Since its founding in 1906, Suffolk University has made a commitment to provide its students with unparalleled experiences and opportunities. Explore our unique downtown Boston location, and then consider the many paths your life might take from here.Overview
We’re excited that you want to learn more about Suffolk, and we think you’ll like what you find. Whether you’re looking into colleges or graduate school programs, we’re eager to help answer your questions and walk you through the application process.Overview
As you start your academic journey, you’ll find a supportive network of faculty, staff, and classmates ready to help you succeed. We let you chart the course your education takes, from traditional classes enriched by real-world experiences to research projects, study abroad, internships, and more.Overview
Suffolk places you smack in the heart of Boston, with countless activities at hand and unexpected opportunities around every corner. Whether you’re commuting or living on campus, you’ll find yourself making connections and getting involved.Overview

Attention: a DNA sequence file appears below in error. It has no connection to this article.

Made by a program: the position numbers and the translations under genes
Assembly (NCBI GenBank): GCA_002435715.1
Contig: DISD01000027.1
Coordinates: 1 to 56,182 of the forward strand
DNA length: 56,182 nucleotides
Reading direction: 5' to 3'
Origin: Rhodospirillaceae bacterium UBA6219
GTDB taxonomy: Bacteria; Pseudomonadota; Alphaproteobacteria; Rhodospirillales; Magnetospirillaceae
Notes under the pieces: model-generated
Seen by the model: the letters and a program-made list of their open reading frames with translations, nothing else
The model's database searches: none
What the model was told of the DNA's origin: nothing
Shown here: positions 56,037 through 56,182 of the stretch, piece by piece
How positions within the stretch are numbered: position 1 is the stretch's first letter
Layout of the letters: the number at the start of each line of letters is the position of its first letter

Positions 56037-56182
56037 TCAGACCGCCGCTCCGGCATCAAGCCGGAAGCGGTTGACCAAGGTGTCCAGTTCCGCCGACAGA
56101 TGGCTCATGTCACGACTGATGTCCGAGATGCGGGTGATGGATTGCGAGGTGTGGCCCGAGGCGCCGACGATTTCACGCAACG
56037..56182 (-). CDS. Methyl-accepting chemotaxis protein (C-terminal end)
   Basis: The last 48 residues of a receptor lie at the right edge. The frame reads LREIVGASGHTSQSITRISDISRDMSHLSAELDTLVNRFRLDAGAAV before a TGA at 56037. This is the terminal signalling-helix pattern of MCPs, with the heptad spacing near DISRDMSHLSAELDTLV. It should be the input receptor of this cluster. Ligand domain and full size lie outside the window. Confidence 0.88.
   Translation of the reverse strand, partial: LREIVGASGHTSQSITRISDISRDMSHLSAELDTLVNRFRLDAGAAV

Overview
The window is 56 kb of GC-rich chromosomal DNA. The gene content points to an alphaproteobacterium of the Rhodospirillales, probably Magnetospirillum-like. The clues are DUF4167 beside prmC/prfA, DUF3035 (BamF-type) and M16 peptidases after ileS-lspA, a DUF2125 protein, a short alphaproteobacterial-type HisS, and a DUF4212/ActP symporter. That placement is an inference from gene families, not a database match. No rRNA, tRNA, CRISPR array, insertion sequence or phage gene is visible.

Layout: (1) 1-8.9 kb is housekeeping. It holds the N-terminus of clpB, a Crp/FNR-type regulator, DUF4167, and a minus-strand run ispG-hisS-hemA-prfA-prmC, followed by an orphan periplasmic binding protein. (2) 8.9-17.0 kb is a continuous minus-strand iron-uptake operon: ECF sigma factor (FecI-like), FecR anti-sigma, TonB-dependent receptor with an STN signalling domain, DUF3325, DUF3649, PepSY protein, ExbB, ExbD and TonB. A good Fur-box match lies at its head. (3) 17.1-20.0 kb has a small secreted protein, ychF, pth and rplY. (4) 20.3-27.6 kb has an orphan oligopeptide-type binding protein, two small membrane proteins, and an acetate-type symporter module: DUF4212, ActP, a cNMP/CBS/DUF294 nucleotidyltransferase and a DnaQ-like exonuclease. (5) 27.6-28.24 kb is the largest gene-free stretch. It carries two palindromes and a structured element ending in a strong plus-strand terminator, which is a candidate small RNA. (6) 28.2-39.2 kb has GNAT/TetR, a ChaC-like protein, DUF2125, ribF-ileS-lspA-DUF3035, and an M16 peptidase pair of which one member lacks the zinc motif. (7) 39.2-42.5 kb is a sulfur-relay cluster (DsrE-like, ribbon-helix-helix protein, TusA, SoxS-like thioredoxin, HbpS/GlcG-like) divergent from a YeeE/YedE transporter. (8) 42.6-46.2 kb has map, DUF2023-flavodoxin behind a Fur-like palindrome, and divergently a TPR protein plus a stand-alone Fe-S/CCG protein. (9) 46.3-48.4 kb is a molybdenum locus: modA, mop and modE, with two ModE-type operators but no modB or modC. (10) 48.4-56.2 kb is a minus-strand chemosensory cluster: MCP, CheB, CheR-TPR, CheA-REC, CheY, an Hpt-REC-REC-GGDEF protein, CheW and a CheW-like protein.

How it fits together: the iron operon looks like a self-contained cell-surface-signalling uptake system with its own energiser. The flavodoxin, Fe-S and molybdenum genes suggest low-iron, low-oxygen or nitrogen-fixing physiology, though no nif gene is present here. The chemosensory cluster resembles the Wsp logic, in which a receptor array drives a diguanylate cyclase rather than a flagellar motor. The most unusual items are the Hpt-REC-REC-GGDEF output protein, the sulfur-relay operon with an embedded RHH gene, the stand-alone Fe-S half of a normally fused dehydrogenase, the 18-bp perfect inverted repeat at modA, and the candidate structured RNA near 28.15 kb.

When you graduate from Suffolk, you join a strong alumni community that will continue to enrich your life. More than 70,000 living Suffolk alumni stay connected with each other and the University, supporting their alma mater—including current students—in a whole bunch of ways.Overview
Whether you're a student-athlete, an alum, or just looking for the latest game times, you'll find plenty of excitement in Suffolk athletics. We believe that athletic participation and competition are important aspects of the college experience. Lessons discovered through athletic participation contribute to success in a student's college years as well as in their future professional and personal experiences.Overview
Each graduate and friend of Suffolk University has the potential to make Suffolk even greater. We encourage giving at every level, with an emphasis on scholarships for a new generation of Suffolk students. Thank you so much for your support.Overview
Boston’s busing crisis was sparked in 1974 with the ruling of Judge Arthur Garrity in the case of Tallulah Morgan et al. v. James Hennigan et al, known as the Garrity Decision. Judge Garrity ruled that the Boston School Committee had “intentionally brought about and maintained racial segregation” in the Boston Public Schools; his plan to create racial balance involved busing students to various schools throughout the city. At the time of the ruling, Congressman John Joseph Moakley represented South Boston, one of the neighborhoods most directly affected by the busing plan. This guide provides context about the busing crisis and outlines the resources available at the Moakley Archive and Institute at Suffolk University for researchers.